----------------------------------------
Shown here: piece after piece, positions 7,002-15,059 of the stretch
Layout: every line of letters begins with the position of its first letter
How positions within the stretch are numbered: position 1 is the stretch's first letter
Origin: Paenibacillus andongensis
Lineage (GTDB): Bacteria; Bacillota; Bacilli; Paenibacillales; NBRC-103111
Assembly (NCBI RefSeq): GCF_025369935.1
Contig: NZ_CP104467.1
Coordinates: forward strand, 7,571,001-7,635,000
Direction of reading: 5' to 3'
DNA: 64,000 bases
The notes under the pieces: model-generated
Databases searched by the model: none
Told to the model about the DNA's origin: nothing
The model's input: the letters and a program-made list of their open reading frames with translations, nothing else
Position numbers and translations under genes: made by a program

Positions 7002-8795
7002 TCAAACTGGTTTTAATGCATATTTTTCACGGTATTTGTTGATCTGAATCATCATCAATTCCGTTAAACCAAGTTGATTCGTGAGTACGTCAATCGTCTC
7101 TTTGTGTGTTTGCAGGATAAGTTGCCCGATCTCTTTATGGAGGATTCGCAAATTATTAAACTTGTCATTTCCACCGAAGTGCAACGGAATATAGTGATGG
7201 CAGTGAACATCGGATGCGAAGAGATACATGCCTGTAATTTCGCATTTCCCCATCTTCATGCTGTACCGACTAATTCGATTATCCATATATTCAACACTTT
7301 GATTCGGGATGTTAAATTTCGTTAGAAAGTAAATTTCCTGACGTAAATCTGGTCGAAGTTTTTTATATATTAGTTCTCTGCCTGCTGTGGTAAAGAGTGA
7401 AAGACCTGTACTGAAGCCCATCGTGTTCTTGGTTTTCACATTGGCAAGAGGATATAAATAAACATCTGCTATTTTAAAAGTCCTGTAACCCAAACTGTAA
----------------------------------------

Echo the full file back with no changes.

Shown here: piece after piece, positions 7,002-15,059 of the stretch
Layout: every line of letters begins with the position of its first letter
How positions within the stretch are numbered: position 1 is the stretch's first letter
Origin: Paenibacillus andongensis
Lineage (GTDB): Bacteria; Bacillota; Bacilli; Paenibacillales; NBRC-103111
Assembly (NCBI RefSeq): GCF_025369935.1
Contig: NZ_CP104467.1
Coordinates: forward strand, 7,571,001-7,635,000
Direction of reading: 5' to 3'
DNA: 64,000 bases
The notes under the pieces: model-generated
Databases searched by the model: none
Told to the model about the DNA's origin: nothing
The model's input: the letters and a program-made list of their open reading frames with translations, nothing else
Position numbers and translations under genes: made by a program

Positions 7002-8795
7002 TCAAACTGGTTTTAATGCATATTTTTCACGGTATTTGTTGATCTGAATCATCATCAATTCCGTTAAACCAAGTTGATTCGTGAGTACGTCAATCGTCTC
7101 TTTGTGTGTTTGCAGGATAAGTTGCCCGATCTCTTTATGGAGGATTCGCAAATTATTAAACTTGTCATTTCCACCGAAGTGCAACGGAATATAGTGATGG
7201 CAGTGAACATCGGATGCGAAGAGATACATGCCTGTAATTTCGCATTTCCCCATCTTCATGCTGTACCGACTAATTCGATTATCCATATATTCAACACTTT
7301 GATTCGGGATGTTAAATTTCGTTAGAAAGTAAATTTCCTGACGTAAATCTGGTCGAAGTTTTTTATATATTAGTTCTCTGCCTGCTGTGGTAAAGAGTGA
7401 AAGACCTGTACTGAAGCCCATCGTGTTCTTGGTTTTCACATTGGCAAGAGGATATAAATAAACATCTGCTATTTTAAAAGTCCTGTAACCCAAACTGTAA